Dion Skipper (Euphyes dion) (W.H. Edwards, 1879)

Diagnosis: Above, both sexes are dark brown. The male forewing has a heavy black stigma bordered (sometimes surrounded) by a bright orange patch; females have a series of four to seven pale cream to orange spots. On the hindwing, both sexes have a short pale orange streak above and two long pale orange streaks on the orange-brown underside. Wingspan: 29 to 35 mm.

Subspecies: Two, but only the nominate subspecies is found in Canada.

Range: Euphyes dion flies in a large part of the eastern U.S., and from southern Ontario through the Ottawa area to Joliette, Quebec, northeast of Montreal.

Similar Species: Other Euphyes: the two orange streaks on the hindwing underside of dion are diagnostic.

The description of the image follows.
Dion Skipper
(Euphyes dion dion) larva.
W. Lukey

Early Stages: The larva is bluish green with a dark green dorsal line, with white flecks and many black dots, yellow between the anterior segments. The head is white, with an orange-brown vertical line on each side connecting across the top; the front is paler orange brown with an elongate black spot surrounded by a thick white line near the top. Larval foodplants are sedges, Carex lacustris and C. hyalinolepis, possibly C. stricta (Scott, 1986).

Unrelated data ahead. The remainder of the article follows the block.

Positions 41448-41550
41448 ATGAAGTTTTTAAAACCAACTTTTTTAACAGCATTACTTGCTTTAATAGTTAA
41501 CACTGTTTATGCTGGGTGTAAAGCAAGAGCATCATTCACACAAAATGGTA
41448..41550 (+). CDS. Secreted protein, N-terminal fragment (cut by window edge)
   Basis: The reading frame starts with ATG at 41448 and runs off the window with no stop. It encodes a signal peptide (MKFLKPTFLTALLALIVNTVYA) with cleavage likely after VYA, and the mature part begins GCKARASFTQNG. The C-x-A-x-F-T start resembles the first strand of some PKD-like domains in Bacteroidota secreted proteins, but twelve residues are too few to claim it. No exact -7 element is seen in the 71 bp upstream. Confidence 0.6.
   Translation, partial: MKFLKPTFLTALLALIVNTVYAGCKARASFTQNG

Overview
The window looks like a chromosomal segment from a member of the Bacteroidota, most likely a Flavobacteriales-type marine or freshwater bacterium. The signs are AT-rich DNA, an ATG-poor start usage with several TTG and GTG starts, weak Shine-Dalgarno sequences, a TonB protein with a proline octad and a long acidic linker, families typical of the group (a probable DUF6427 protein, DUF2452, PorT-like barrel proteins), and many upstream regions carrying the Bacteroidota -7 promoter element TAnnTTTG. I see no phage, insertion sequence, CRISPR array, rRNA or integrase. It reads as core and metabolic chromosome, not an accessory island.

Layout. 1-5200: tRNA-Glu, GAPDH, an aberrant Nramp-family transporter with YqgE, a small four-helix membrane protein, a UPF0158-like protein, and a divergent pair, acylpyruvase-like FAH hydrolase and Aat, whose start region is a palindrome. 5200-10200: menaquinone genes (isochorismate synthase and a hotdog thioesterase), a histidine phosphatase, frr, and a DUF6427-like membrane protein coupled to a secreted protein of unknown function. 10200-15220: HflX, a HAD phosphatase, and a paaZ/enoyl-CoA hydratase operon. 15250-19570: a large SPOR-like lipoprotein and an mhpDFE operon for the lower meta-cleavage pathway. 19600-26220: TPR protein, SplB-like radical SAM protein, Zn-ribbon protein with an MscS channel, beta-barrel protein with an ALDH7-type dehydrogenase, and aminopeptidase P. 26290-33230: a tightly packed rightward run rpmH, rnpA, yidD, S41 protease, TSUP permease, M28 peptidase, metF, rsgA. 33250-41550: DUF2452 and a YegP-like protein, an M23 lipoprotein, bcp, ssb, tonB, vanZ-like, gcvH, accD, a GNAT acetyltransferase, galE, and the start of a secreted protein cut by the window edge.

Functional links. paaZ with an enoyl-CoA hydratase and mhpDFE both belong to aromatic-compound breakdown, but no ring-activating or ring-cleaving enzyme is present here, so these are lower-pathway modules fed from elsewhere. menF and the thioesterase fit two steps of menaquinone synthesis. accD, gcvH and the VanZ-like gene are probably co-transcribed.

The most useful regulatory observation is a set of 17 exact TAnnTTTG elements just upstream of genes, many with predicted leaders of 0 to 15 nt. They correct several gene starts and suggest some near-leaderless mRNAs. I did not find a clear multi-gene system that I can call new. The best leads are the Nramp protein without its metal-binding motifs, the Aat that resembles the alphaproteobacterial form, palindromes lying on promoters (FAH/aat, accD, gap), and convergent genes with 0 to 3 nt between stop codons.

Abundance: Although very local, dion can occasionally be common within a colony.

Flight Season: This large skipper flies from late June to mid-August. There is one generation per year in Canada, up to three in the U.S.

The description of the image follows.
Dion Skipper
(Euphyes dion dion)
Grantley, Ont. P.W. Hall

Habits: The Dion Skipper is restricted to patches of its sedge foodplants. In the Ottawa area these are usually small mixed roadside stands of several species of sedges.

Remarks: Euphyes dion is a strong flyer, very wary, and difficult to approach. Both sexes are often seen from a distance, perched on the tips of the sedges or any other tall plant in or around the sedge patch, but they usually disappear long before you are able to reach them. In eastern Ontario they often share the stands of sedge with the equally local Poanes massasoit; the first Quebec specimens of these two species were taken by RAL in a tiny roadside sedge patch near St-Zotique, Soulanges County, on 1 July 1991.



© 2002. This material is reproduced with permission from The Butterflies of Canada by Ross A. Layberry, Peter W. Hall, and J. Donald Lafontaine. University of Toronto Press; 1998. Specimen photos courtesy of John T. Fowler.